A chapter of 2004 has now closed. At the end of year, during all the perspectives, certainly the funeral for former President ReaganÂ (1911-2004) will be one of the most noted items, and for several good reasons.
For one thing, Americans nowadays so rarely come together for anything, that we need events like this big public funeral to take just a short time to quite our lives just a little, and hopefully dampen the political rhetoric some. I have to admire the Reagan family for being willing to share this most personal moment in such a public way. That has to be a very difficult thing.
As was typical of anything that involved Ronald Reagan and Nancy Reagan, it came off with a lot of class. Perhaps that’s one of the things that has made Ronald Reagan so appealing from an historical perspective.
Let’s face it, the U.S. really was no longer a proud nation when Reagan came into office in 1981. We were still licking our wounds from Vietnam and coming from the unrest and consternation of the 1960’s.
I need to preface all these comments with the disclaimer that I can’t find much in Ronald Reagan’s policies that I can agree with, but I do have respect for him as one of the last of an unfortunately dying breed. He was a “regal” person. He knew how to wear the office. What I mean by that is, he found that mix of being almost princely, while still being able to touch and communicate with the common people. He made sure the office was always seen in the best possible light. As noted above, he was a class act.
He really did treat political opponents with respect, and this seems to be the end of the time when people could disagree on political issues, but be friends after the offices closed.
I am convinced that Ronald Reagan was genuine in his patriotism. I think he really did believe in America and its people and the ideals of our founding fathers. And at a time when patriotism was unfashionable, he was unashamedly patriotic. I admire that. I think Reagan genuinely meant it when he said, “Whatever else history may say about me when I’m gone, I hope it will record that I appealed to your best hopes, not your worst fears; to your confidence rather than your doubts. My dream is that you will travel the road ahead with liberty’s lamp guiding your steps and opportunity’s arm steadying your way.”
I also believe that, even though I can’t agree with most of his positions and policies, he truly believed in them, and believed they were the best course for the country. I think he really did try to do his best, and failed only when other people with less noble motives were involved. Even then, Reagan didn’t do too badly at owning up to the situation and taking responsibility, as in the Iran-Contra Scandal.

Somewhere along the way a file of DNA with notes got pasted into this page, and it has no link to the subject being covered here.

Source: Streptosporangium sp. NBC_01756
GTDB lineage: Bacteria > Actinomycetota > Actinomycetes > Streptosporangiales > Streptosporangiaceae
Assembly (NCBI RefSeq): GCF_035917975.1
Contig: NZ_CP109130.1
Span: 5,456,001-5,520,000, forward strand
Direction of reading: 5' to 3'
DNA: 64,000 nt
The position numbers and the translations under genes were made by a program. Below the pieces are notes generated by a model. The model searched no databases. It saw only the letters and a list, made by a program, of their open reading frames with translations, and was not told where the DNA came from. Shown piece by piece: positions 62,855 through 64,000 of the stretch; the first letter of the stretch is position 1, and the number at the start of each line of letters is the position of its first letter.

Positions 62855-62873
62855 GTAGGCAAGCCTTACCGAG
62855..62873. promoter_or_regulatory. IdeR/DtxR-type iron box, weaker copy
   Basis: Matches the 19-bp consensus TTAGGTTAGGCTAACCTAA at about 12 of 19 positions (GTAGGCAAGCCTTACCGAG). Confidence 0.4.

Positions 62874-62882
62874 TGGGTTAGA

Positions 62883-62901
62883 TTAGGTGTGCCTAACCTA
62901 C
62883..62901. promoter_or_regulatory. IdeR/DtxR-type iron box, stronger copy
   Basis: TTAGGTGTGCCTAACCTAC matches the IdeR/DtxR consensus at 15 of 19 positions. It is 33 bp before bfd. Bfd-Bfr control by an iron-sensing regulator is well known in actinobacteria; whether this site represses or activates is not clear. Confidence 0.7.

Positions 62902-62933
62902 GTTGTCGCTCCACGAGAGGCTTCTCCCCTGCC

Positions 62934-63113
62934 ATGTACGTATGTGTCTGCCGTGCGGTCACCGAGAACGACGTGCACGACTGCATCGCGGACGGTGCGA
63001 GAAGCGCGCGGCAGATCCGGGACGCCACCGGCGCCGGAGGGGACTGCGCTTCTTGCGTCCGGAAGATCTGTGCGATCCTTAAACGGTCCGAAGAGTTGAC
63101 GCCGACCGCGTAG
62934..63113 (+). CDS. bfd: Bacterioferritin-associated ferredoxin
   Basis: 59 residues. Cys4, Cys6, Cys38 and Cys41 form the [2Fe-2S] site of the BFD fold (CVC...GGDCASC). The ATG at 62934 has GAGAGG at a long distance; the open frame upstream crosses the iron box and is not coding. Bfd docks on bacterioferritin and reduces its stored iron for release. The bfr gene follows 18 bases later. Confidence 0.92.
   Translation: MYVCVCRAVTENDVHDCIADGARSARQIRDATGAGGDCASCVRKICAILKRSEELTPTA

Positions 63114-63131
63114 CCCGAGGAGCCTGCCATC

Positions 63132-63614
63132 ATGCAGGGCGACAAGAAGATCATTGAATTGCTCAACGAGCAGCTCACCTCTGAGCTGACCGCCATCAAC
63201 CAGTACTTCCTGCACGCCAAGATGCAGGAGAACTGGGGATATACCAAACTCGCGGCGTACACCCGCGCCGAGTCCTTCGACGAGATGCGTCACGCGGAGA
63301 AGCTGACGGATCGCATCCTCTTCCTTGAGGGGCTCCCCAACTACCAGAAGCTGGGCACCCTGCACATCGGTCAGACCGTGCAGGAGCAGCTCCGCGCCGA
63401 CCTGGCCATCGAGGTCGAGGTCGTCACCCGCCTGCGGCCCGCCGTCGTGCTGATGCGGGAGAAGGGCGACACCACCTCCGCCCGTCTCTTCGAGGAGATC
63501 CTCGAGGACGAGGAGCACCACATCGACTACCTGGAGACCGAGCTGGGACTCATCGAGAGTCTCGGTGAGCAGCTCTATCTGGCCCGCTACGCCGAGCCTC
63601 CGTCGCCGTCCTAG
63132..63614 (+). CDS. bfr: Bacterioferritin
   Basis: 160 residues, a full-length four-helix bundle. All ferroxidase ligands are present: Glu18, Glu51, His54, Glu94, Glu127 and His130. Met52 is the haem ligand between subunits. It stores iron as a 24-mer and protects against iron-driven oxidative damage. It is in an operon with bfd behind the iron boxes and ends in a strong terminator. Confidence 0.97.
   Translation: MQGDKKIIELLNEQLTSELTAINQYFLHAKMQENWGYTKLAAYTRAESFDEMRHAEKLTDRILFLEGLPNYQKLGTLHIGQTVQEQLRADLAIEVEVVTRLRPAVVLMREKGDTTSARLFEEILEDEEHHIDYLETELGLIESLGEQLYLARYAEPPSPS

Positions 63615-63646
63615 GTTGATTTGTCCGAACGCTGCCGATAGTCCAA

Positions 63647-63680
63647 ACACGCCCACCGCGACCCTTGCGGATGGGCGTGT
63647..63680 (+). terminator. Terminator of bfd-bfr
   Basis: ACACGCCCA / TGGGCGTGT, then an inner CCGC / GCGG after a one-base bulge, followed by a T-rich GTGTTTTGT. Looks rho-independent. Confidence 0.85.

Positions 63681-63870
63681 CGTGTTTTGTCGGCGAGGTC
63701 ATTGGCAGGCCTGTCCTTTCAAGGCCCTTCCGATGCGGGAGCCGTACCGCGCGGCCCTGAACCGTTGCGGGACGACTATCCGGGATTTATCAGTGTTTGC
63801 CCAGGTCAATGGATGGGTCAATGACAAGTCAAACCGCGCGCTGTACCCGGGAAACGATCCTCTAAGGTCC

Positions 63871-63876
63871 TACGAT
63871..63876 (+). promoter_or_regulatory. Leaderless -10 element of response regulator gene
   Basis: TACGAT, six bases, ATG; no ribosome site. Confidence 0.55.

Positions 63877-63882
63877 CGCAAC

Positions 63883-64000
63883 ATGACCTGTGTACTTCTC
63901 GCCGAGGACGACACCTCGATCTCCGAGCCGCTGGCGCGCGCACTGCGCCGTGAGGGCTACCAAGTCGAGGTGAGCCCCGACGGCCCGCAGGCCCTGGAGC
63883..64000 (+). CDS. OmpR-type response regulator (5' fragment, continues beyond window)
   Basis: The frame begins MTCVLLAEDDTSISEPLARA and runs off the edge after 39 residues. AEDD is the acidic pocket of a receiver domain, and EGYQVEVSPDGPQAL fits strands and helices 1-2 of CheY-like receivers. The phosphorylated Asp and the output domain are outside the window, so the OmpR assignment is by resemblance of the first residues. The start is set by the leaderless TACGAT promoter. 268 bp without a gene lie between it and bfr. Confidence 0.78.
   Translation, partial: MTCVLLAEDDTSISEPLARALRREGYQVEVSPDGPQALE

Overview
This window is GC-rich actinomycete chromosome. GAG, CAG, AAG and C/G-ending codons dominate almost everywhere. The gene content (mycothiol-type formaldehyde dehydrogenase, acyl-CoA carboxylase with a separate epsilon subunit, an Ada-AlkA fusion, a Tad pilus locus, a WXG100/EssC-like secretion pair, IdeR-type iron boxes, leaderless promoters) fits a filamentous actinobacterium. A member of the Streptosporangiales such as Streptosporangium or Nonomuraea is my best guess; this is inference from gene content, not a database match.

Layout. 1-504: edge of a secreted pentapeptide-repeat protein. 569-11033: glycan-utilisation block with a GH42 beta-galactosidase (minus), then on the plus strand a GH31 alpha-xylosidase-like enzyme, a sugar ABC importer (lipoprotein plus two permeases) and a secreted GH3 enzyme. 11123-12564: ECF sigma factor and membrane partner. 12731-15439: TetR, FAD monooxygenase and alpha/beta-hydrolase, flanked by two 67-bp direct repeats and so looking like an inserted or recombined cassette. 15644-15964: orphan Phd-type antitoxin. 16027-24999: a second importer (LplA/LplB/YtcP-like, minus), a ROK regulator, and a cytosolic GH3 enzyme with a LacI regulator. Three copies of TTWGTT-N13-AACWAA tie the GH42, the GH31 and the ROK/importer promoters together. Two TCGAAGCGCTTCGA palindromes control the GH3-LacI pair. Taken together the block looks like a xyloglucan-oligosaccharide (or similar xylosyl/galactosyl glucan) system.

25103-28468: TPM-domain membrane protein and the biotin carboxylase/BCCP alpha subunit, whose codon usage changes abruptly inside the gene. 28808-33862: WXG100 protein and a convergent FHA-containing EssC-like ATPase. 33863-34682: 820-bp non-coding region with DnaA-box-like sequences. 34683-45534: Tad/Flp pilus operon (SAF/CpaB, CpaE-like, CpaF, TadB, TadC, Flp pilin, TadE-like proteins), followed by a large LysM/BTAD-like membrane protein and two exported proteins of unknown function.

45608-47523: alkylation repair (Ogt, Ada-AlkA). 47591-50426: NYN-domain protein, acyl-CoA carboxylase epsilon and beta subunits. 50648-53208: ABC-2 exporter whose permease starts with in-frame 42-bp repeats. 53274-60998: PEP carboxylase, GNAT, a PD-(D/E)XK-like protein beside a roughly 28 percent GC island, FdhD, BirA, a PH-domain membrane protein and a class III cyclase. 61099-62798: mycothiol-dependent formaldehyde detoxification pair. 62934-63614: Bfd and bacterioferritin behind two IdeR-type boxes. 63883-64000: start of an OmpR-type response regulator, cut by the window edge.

Clearly, he and Nancy Reagan were as completely in love as two people can be. She protected and cared for him in many ways. We laughed at some of the ways. Our cynicism lead us to just not believe it sometimes, but at the end of the day, she stuck it out to a very bitter and sad end, and then shared her husband with us all once again.
Reagan did help end communism as a major threat, and he did help restore some belief in the high ideals of America. So, as they say today, I give him “props.”
He was, in his heart, a good and decent man, who really did try to do his best. As Lady Margaret Thatcher said in her tribute, “Ronald Reagan knew his own mind. He had firm principles — and, I believe, right ones. He expounded them clearly, he acted upon them decisively.”
So what, if anything, will cause him to be viewed by history as “great?”
I don’t think I’m ready to see his face carved on Mount Rushmore. Believe it or not though, I’m not convinced that his face should be on a piece of U.S. currency. Reagan left the country with record deficits. He ignored the growing AIDS crisis in the U.S. and the world, and supply-side economics just didn’t work.
There is no doubt the Iran-Contra scandal is a major blot on the Reagan Presidency. It was a serious issue, and the Teflon President got basically a free ride on that.
Ronald Reagan’s policies did help bring an end to the Cold War and Soviet Communism. His policies and rhetoric were instrumental in the bringing down of the Berlin Wall. Of that, there is no doubt. Eulogies by Brain Mulroney and Margaret Thatcher are indications of his broad influence on the world. Just think about how remarkable the scene of former Soviet Union President Mikhail Gorbachev standing in the U.S. Capital Rotunda to pay respects. Indeed, a remarkable statement.
And while not happy about it, he did wake up the Republican Party and bring them and their ideals to the fore. In the past, the Republicans had to typically try to play “me too” behind the Democrats.
Now I’m a Democrat, so make no mistake, I do not think there is anything good for the country in having the Republicans in power, but one of the most important jobs of the President is to be the leader of his/her party. Reagan did that as no one had before, and he certainly got the Republican agenda front and center. So, even if you don’t agree with that agenda, you have to give him credit for fulfilling his obligation to his party.
Reagan’s legacy will live on well beyond him, and again, that’s part of the job of a great leader…like it or not.
So, as I’ve reflected on Reagan during this week of mourning and services, I’ve come to the conclusion that he was a good and decent man who left a legacy, and had a strong and positive impact on the World. A man who may well be the last of his kind, and all things considered, we may be worse off without people who live and believe as he did, than with the type of leaders we have today.
I extend my sympathy to Mrs. Reagan and his children and the rest of their family.